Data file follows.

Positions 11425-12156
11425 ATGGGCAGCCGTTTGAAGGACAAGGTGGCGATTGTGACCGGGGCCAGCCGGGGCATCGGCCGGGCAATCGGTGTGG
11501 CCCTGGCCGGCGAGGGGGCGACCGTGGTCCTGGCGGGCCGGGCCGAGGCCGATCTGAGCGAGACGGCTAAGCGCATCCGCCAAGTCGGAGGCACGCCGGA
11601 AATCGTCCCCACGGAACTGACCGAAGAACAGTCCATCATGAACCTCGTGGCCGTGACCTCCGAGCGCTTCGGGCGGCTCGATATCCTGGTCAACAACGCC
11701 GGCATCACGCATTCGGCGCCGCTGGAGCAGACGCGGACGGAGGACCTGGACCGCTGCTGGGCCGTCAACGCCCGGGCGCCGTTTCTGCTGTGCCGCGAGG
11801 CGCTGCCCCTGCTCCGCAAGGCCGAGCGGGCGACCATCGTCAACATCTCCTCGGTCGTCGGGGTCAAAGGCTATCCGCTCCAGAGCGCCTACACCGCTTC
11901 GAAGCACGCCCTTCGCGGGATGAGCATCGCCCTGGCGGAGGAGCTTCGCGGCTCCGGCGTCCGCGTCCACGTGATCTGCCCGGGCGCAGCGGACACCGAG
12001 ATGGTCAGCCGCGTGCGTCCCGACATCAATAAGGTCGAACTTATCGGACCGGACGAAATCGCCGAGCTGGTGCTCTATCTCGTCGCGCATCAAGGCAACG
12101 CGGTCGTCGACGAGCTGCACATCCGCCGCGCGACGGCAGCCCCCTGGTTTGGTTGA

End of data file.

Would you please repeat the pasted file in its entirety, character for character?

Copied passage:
Positions 11425-12156
11425 ATGGGCAGCCGTTTGAAGGACAAGGTGGCGATTGTGACCGGGGCCAGCCGGGGCATCGGCCGGGCAATCGGTGTGG
11501 CCCTGGCCGGCGAGGGGGCGACCGTGGTCCTGGCGGGCCGGGCCGAGGCCGATCTGAGCGAGACGGCTAAGCGCATCCGCCAAGTCGGAGGCACGCCGGA
11601 AATCGTCCCCACGGAACTGACCGAAGAACAGTCCATCATGAACCTCGTGGCCGTGACCTCCGAGCGCTTCGGGCGGCTCGATATCCTGGTCAACAACGCC
11701 GGCATCACGCATTCGGCGCCGCTGGAGCAGACGCGGACGGAGGACCTGGACCGCTGCTGGGCCGTCAACGCCCGGGCGCCGTTTCTGCTGTGCCGCGAGG
11801 CGCTGCCCCTGCTCCGCAAGGCCGAGCGGGCGACCATCGTCAACATCTCCTCGGTCGTCGGGGTCAAAGGCTATCCGCTCCAGAGCGCCTACACCGCTTC
11901 GAAGCACGCCCTTCGCGGGATGAGCATCGCCCTGGCGGAGGAGCTTCGCGGCTCCGGCGTCCGCGTCCACGTGATCTGCCCGGGCGCAGCGGACACCGAG
12001 ATGGTCAGCCGCGTGCGTCCCGACATCAATAAGGTCGAACTTATCGGACCGGACGAAATCGCCGAGCTGGTGCTCTATCTCGTCGCGCATCAAGGCAACG
12101 CGGTCGTCGACGAGCTGCACATCCGCCGCGCGACGGCAGCCCCCTGGTTTGGTTGA